¶ 7 The plaintiff was driving a Chevrolet minivan north on Route 159 in Belleville, Illinois, on June 3, 2005, when she observed a tractor-trailer stopped at a stop sign on Route 15 at the intersection of Route 15 and Route 159. Defendant Mark McCollum was driving the tractor-trailer for his employer, EMJ. As the plaintiff approached the intersection, she noticed that the tractor-trailer had started rolling forward. She was approximately two to three car lengths from the tractor-trailer when she noticed it moving forward. In an attempt to avoid an accident, the plaintiff "jammed" on her brake with her right foot, swerved, and honked the horn. The tractor-trailer continued to accelerate, and the front end of the tractor-trailer collided with the passenger side of the plaintiff's vehicle.

¶ 8 Following the accident, the plaintiff began feeling pain in her "buttocks area by [her] waist" that continued to get worse. The plaintiff's husband picked her up from the accident scene and took her to the emergency room at Memorial Hospital in Belleville. A pain diagram indicating that the plaintiff experienced pain in her entire gluteal area, her lower back, the tailbone area, and along the spine to the shoulder blades was part of the emergency room records. Following a physical examination, the plaintiff was prescribed an anti-inflammatory and a muscle relaxant.

¶ 9 On June 6, 2005 (the Monday following the accident), the plaintiff sought treatment from Dr. Adele Roth. Dr. Roth had been the plaintiff's primary care physician since 1998. The plaintiff reported that she was experiencing pain in her left hip, pain in her back, pain in her left leg, pain in her sacroiliac joint, and pain with walking and sitting. During the physical examination, Dr. Roth noticed that the plaintiff's thoracic and lumbar (lower back) areas were abnormal and that she had pain down her left leg and tingling in the lower thoracic and upper lumbar area of the spine (mid to lower back). Dr. Roth diagnosed the plaintiff with lumbar spine strain, left leg paraesthesia, and thoracic strain. Dr. Roth prescribed a muscle relaxer and an anti-inflammatory and ordered an MRI of the thoracic and lumbar spine.

¶ 10 The radiologist report from the MRI indicated that the plaintiff complained of low back pain that radiated down to the left buttock and to the knee. The MRI findings revealed multiple degenerative disc changes and an exaggeration of the normal lumbar lordosis. The MRI did not visualize the coccyx area or the sacroiliac joint area. Dr. Roth prescribed physical therapy and referred the plaintiff to a physiatrist.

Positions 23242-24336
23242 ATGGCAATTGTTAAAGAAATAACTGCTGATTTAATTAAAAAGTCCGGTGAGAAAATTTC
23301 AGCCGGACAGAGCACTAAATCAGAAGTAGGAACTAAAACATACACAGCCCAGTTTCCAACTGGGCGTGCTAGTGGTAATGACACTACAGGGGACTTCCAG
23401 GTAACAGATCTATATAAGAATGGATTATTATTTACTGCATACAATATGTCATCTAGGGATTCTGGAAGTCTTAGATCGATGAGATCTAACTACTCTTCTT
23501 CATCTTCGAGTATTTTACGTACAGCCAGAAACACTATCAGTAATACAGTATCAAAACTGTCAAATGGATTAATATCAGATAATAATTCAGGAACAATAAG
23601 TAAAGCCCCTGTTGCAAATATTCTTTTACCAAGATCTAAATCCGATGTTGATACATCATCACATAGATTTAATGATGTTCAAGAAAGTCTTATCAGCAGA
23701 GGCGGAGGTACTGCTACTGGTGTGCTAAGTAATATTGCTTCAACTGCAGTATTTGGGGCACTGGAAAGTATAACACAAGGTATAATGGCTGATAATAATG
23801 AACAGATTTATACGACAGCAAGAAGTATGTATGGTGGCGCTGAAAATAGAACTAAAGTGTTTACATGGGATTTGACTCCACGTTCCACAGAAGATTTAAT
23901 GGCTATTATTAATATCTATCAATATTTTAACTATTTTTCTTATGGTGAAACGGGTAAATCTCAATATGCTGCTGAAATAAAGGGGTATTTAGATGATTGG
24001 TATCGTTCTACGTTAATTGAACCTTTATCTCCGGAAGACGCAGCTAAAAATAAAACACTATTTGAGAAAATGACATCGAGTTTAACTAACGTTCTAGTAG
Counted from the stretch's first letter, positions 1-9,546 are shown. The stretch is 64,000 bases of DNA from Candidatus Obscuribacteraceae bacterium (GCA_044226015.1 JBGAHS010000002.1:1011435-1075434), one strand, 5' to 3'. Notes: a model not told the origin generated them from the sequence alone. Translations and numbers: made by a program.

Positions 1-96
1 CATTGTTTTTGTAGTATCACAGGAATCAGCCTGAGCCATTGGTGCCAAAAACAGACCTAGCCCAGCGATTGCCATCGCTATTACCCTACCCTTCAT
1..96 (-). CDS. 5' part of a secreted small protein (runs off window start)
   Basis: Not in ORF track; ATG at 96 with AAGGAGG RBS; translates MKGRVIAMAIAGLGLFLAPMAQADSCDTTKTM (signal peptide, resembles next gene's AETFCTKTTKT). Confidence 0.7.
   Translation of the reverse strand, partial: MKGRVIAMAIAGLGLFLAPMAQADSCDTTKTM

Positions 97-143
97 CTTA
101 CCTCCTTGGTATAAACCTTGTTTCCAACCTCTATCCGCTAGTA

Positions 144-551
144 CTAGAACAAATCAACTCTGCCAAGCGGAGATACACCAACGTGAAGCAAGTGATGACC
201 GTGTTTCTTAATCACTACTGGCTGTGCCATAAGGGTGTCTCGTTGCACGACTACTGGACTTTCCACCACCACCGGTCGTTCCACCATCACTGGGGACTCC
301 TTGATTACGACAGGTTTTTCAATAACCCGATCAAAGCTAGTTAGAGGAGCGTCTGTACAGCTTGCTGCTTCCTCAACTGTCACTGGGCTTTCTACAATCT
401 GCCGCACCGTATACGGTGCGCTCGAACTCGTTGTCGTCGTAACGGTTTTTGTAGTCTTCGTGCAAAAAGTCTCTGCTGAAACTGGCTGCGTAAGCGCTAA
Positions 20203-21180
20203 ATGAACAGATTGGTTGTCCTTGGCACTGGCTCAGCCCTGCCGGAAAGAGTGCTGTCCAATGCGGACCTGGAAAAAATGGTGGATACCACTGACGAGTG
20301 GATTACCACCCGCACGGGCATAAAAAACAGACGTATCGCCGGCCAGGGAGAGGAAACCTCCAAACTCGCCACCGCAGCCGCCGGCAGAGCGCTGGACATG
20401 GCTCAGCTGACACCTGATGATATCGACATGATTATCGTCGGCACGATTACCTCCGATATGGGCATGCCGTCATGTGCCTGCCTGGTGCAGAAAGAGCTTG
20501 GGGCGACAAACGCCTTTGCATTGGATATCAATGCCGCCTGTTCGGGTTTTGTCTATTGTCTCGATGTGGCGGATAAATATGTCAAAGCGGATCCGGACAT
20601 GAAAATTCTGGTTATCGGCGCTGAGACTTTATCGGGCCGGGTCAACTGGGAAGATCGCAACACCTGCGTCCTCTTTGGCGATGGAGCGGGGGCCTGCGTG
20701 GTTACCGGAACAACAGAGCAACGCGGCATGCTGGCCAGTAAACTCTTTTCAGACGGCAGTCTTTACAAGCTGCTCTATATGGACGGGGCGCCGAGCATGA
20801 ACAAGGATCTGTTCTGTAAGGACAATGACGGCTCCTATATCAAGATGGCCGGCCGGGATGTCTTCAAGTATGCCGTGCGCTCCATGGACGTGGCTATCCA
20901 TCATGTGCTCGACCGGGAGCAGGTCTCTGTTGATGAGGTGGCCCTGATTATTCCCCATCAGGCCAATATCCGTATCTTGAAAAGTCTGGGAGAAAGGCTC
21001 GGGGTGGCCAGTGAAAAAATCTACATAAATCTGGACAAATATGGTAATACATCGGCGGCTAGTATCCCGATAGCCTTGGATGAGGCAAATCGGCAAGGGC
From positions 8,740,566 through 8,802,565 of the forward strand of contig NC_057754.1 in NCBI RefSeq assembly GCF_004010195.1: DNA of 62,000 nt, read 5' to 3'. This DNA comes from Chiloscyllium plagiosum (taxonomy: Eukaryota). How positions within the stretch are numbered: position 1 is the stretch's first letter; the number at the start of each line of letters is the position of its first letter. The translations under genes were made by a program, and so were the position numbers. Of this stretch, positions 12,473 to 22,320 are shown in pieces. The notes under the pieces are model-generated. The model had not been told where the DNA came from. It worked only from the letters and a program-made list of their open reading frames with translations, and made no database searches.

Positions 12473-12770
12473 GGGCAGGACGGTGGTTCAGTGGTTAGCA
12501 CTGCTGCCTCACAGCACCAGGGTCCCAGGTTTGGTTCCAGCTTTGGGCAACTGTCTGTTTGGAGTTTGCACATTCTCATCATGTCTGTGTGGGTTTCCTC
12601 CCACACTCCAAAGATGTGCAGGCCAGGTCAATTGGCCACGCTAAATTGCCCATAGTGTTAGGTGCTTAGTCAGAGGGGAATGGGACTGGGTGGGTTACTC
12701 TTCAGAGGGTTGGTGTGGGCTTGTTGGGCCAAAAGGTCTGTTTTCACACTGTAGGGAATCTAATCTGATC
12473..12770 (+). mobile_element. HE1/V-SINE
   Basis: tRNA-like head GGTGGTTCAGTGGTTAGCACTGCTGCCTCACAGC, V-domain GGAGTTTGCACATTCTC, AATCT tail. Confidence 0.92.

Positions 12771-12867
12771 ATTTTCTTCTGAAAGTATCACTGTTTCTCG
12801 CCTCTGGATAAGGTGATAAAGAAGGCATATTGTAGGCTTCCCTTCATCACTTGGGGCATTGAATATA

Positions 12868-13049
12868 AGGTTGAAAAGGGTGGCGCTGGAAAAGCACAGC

¶ 11 The plaintiff attended physical therapy at Metro-East Rehabilitation and Sports Clinic. During her initial visit on June 29, 2005, the plaintiff reported pain with sitting, pain radiating down into her legs, and a burning pain in her left buttock. During a course of treatment of medication and physical therapy, the plaintiff experienced some relief from the pain in her lower back muscles, but the pain in the gluteal region remained.

¶ 12 The plaintiff sought treatment on July 1, 2005, from Dr. Anwar Khan, a physiatrist, as a result of Dr. Roth's referral. The plaintiff reported that she continued to have low back pain and discomfort across her lower and middle back. She also reported that she experienced pain in the left buttock region and had some radiation of the pain over the posterior aspect of the thigh occasionally. The plaintiff further reported increased pain and discomfort with coughing, sneezing, standing, sitting, and driving. During the physical examination, Dr. Khan observed slight soreness around the sciatic notch, soreness in the bilateral sacroiliac joint, and tightness and tenderness in the left piriformis muscle. Dr. Khan explained that these areas were in the vicinity of where the coccyx, the sciatic nerve, the SI joint, and the piriformis muscle come together and would generally be considered the gluteal region of the body. Dr. Khan's diagnosis was left sacroiliac strain with anterior torsion, meaning that the pelvis had shifted forward and twisted. During subsequent visits, Dr. Khan used manipulation techniques to attempt to mobilize the left sacroiliac joint, performed an injection to the left sacroiliac joint, and ordered an X-ray of the sacrum and the coccyx area. Dr. Khan prescribed continued physical therapy focusing on the tailbone area.

¶ 13 The radiologist report from the X-ray of the sacrum and coccyx revealed a probable disruption of the sacrococcygeal disk synchondrosis (breakdown or disruption of the ligament holding the connection between the sacrum and coccyx) with dorsal coccygeal segment displacement (coccyx was moved backward).

¶ 14 Dr. Roth, who had seen the plaintiff on a regular, ongoing basis following the accident, had referred the plaintiff to Dr. Suada Spirtovic, a pain specialist at the Pain Management Center at Memorial Hospital, because the plaintiff had reported that the manipulation of the tailbone area resulted in an aggravation of her pain. The plaintiff's initial visit with Dr. Spirtovic was September 26, 2005. During the physical examination, Dr. Spirtovic observed that the plaintiff had tenderness in the left sacroiliac joint, tenderness in the sacrococcygeal area, and tenderness in the piriformis muscles, which was worse on the left side. Dr. Spirtovic diagnosed the plaintiff with displacement of the sacrococcygeal disk (disk that connects the sacrum and coccyx) with left sacroiliac joint dysfunction and piriformis muscle syndrome. Dr. Spirtovic continued the anti-inflammatory prescription and continued a series of injections. Throughout the course of treatment, Dr. Spirtovic performed caudal epidural steroid injections (entry point right at the tailbone), a left sacroiliac joint steroid injection, a piriformis muscle steroid injection (injection into the piriformis muscle itself), four trigger point injections (placed directly into the soft tissue in the areas of the plaintiff's reports of pain), and a sacrococcygeal ligament steroid injection. Dr. Spirtovic also prescribed physical therapy with sacral and coccygeal maneuvering. The plaintiff testified that the treatment only provided temporary relief to the pain and she was required to return on a regular basis for ongoing injections and physical therapy.